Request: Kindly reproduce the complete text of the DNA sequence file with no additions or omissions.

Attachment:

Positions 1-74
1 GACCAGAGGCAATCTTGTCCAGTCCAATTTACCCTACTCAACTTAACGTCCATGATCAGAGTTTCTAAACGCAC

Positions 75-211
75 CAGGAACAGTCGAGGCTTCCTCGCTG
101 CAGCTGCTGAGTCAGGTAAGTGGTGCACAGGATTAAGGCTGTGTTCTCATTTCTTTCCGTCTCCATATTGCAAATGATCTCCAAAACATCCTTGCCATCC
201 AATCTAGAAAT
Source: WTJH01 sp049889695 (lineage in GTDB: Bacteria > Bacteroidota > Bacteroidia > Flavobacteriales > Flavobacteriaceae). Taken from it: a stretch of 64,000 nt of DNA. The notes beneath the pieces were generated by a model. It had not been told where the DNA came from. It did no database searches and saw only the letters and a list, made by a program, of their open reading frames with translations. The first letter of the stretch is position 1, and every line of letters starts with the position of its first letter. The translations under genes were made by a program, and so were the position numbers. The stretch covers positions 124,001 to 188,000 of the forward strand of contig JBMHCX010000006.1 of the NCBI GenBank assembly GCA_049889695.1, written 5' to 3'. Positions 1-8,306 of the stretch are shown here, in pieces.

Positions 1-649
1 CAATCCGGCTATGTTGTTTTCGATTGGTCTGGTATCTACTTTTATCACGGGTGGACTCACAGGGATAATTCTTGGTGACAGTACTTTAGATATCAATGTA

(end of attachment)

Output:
Positions 1-74
1 GACCAGAGGCAATCTTGTCCAGTCCAATTTACCCTACTCAACTTAACGTCCATGATCAGAGTTTCTAAACGCAC

Positions 75-211
75 CAGGAACAGTCGAGGCTTCCTCGCTG
101 CAGCTGCTGAGTCAGGTAAGTGGTGCACAGGATTAAGGCTGTGTTCTCATTTCTTTCCGTCTCCATATTGCAAATGATCTCCAAAACATCCTTGCCATCC
201 AATCTAGAAAT
Source: WTJH01 sp049889695 (lineage in GTDB: Bacteria > Bacteroidota > Bacteroidia > Flavobacteriales > Flavobacteriaceae). Taken from it: a stretch of 64,000 nt of DNA. The notes beneath the pieces were generated by a model. It had not been told where the DNA came from. It did no database searches and saw only the letters and a list, made by a program, of their open reading frames with translations. The first letter of the stretch is position 1, and every line of letters starts with the position of its first letter. The translations under genes were made by a program, and so were the position numbers. The stretch covers positions 124,001 to 188,000 of the forward strand of contig JBMHCX010000006.1 of the NCBI GenBank assembly GCA_049889695.1, written 5' to 3'. Positions 1-8,306 of the stretch are shown here, in pieces.

Positions 1-649
1 CAATCCGGCTATGTTGTTTTCGATTGGTCTGGTATCTACTTTTATCACGGGTGGACTCACAGGGATAATTCTTGGTGACAGTACTTTAGATATCAATGTA